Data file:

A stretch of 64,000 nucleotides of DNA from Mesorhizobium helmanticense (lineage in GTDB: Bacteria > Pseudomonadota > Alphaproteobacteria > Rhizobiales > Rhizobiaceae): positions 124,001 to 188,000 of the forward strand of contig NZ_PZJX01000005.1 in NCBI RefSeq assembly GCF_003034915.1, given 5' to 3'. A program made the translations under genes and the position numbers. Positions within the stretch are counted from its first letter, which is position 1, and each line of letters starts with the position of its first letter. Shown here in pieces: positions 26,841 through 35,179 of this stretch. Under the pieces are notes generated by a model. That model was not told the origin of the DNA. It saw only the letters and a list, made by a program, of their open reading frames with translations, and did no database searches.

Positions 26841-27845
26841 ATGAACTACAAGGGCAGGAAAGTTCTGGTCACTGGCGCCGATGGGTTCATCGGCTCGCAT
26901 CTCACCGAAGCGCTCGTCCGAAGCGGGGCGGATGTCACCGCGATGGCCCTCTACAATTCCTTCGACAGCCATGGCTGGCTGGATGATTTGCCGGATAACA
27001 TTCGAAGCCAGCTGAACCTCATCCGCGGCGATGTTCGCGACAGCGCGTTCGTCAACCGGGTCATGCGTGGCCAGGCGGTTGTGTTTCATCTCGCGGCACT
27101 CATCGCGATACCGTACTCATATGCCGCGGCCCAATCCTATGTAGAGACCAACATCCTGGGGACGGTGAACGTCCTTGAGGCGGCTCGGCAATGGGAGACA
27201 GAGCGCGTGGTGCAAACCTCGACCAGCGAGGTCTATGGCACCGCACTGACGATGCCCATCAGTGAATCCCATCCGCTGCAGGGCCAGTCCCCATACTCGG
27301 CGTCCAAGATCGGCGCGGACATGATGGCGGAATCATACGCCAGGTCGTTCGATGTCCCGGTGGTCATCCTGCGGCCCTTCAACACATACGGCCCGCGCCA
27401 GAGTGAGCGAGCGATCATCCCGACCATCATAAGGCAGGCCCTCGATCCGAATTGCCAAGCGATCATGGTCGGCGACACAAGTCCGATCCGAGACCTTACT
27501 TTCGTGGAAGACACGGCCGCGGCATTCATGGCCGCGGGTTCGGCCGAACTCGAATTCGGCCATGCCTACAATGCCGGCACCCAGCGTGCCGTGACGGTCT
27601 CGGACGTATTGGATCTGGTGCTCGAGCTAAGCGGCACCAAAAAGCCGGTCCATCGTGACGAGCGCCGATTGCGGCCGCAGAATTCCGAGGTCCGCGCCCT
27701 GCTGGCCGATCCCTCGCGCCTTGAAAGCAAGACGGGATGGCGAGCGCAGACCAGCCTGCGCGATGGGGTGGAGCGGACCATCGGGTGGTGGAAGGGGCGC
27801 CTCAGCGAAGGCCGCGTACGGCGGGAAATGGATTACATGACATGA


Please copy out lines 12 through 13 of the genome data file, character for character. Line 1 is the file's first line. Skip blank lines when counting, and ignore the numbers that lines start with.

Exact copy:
27701 GCTGGCCGATCCCTCGCGCCTTGAAAGCAAGACGGGATGGCGAGCGCAGACCAGCCTGCGCGATGGGGTGGAGCGGACCATCGGGTGGTGGAAGGGGCGC
27801 CTCAGCGAAGGCCGCGTACGGCGGGAAATGGATTACATGACATGA